# UFR / UF Coset Space

Following up on an earlier thread I have explored the UFR/UF coset space. The number of UF cosets in the UFR group is given by:

(7 x 3) x (9 x 2) x (8 x 2) x 6 x 26 = 2,322,432

The first three factors are the number of ways the corner cubie position and the two edge cubie positions which are not on the UF faces may be configured. The factor of 6 is for the corner position permutation. Of the 720 corner position permutations on the UF faces achievable using the UFR face turns only 120 are achievable using the UF face turns. Thus the corner permutation may be one of six cosets. The flip of the seven UF edge cubies is constrained under the UF face turns, one cannot perform a double edge flip in this group. This gives rise to a factor of two to the sixth for the edge flip (flip parity determines the flip of the seventh edge cubie). As Bruce Norskrog pointed out in the earlier thread, the above number is the same as the order of the UFR group divided by the order of the UF group, so things check out.

Using the above analysis to uniquely designate which of the 2,322,432 cosets an element of the UFR group belongs to I have characterized the elements of UFR group by coset to a depth of 15 q turns:

 Depth Cosets Subtotal 0 1 1 1 2 3 2 9 12 3 40 52 4 172 224 5 725 949 6 2,972 3,921 7 11,991 15,912 8 46,117 62,029 9 157,775 219,804 10 436,771 656,575 11 799,123 1,455,698 12 688,908 2,144,606 13 172,118 2,316,724 14 5,702 2,322,426 15 6 2,322,432

This shows that starting from an arbitrary member of the UFR group a member of the UF group may be found in a most 15 q turns. Therefore the worst case for my solution algorithm which proceeds < Rubik Group > --> < UFR Group > --> < UF Group > --> Identity is 49 q turns. Nine turns to solve a 2 x 2 corner, 15 turns to find a member of the UF group, and 25 turns to solve the remaining two faces.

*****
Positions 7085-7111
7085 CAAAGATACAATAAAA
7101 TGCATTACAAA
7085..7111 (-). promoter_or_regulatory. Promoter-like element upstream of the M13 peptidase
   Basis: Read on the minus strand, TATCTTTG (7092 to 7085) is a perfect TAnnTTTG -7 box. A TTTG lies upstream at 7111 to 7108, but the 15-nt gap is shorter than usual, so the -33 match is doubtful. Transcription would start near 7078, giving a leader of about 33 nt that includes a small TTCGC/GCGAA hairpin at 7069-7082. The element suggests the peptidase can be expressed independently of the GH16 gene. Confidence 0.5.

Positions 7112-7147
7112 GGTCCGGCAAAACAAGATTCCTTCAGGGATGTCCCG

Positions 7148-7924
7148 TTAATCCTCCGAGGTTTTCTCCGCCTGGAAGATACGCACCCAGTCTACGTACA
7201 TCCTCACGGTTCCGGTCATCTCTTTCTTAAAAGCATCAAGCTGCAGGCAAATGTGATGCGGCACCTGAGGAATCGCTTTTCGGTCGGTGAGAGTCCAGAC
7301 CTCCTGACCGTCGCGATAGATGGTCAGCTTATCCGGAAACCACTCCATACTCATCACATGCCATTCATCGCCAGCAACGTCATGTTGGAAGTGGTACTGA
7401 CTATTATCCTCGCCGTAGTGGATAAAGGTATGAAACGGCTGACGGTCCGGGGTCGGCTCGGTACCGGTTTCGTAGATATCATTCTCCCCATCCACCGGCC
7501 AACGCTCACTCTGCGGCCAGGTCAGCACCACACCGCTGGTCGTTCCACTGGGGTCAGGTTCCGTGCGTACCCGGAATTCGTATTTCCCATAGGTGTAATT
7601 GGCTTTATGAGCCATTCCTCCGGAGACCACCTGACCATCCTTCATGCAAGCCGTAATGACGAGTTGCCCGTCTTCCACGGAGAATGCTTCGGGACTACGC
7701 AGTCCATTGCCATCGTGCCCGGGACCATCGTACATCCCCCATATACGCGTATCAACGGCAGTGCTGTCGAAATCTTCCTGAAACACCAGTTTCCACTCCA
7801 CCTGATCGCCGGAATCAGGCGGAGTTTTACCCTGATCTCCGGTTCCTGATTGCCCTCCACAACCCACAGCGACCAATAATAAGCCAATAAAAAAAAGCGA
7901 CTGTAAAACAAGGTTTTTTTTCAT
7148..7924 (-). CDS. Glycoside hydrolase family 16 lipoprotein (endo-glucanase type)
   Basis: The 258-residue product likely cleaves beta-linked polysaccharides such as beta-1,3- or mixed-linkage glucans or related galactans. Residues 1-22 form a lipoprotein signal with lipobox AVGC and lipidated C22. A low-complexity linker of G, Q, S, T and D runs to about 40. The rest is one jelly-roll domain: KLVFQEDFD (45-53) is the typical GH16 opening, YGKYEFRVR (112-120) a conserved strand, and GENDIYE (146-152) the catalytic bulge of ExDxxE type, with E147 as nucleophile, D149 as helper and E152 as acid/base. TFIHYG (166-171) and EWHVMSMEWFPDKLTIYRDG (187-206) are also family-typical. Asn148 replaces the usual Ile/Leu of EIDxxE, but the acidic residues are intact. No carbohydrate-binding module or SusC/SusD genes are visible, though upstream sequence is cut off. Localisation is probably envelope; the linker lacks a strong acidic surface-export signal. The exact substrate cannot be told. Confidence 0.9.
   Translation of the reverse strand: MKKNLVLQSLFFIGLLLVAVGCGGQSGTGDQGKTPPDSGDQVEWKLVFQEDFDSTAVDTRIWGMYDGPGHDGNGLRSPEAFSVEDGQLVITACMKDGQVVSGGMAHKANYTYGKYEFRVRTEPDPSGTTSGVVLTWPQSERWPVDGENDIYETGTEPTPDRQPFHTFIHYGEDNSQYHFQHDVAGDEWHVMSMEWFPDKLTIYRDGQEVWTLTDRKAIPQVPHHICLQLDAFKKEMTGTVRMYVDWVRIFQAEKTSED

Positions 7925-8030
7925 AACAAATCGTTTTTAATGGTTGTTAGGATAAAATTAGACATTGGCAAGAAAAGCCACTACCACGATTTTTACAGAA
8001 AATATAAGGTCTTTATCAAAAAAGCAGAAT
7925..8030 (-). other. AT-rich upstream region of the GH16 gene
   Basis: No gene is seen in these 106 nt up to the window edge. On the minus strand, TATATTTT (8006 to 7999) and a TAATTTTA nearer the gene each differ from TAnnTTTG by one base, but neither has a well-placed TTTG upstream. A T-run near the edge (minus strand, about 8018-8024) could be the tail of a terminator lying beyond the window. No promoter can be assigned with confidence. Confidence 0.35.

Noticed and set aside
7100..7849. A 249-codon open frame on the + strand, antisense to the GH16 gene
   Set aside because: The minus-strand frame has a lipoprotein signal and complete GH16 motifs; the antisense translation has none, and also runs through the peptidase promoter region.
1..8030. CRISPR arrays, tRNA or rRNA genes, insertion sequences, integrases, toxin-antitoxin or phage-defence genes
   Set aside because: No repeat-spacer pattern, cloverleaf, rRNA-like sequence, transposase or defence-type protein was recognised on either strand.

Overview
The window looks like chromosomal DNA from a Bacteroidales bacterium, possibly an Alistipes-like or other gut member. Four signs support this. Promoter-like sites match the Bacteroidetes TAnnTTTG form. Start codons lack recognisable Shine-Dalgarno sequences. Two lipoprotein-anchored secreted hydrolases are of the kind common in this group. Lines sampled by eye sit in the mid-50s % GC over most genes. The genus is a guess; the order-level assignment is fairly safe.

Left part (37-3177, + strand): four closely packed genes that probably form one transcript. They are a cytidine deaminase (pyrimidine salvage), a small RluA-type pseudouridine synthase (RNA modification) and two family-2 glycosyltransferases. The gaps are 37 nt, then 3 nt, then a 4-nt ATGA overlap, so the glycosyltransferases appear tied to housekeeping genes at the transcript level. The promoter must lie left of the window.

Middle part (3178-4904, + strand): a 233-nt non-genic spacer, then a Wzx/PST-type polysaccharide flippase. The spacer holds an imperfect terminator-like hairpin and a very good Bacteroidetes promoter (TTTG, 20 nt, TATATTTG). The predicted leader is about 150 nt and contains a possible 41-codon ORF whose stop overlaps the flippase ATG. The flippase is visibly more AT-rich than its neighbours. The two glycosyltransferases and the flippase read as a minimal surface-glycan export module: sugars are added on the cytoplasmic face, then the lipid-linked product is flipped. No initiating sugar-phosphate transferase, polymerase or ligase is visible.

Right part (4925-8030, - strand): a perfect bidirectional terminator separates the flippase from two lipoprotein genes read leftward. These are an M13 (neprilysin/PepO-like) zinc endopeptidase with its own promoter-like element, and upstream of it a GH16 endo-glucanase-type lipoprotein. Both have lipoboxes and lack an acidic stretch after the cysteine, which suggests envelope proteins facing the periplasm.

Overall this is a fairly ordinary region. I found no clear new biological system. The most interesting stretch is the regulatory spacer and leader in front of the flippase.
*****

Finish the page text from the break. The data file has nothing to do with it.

In a related matter, in an attempt to discover an elegant method to determine which coset a corner permutation belongs to I performed a conjugate class characterization of the elements of the S6 group and the UF corner permutations:

 Class Cycle Structure S6 UF UF Coset 1 (1)(1)(1)(1)(1)(1) 1 1 0 2 (2)(1)(1)(1)(1) 15 0 3 3 (3)(1)(1)(1) 40 0 8 4 (2)(2)(1)(1) 45 15 6 5 (4)(1)(1) 90 30 12 6 (3)(2)(1) 120 0 24 7 (5)(1) 144 24 24 8 (2)(2)(2) 15 10 1 9 (3)(3) 40 20 4 10 (4)(2) 90 0 18 11 (6) 120 20 20 Totals 720 120 120

This attempt was ultimately a failure. I couldn't see how to use this analysis to characterize each coset. The patterns are intriguing. Why in class 4 is a crosswise double swap on the up face an element of the UF group but a double swap in parallel is not? I couldn't figure it out so I ended up making a table of all 720 permutations sorted by coset in order to assign a coset number to an arbitrary permutation. Anyway, I thought the above might be of interest to someone.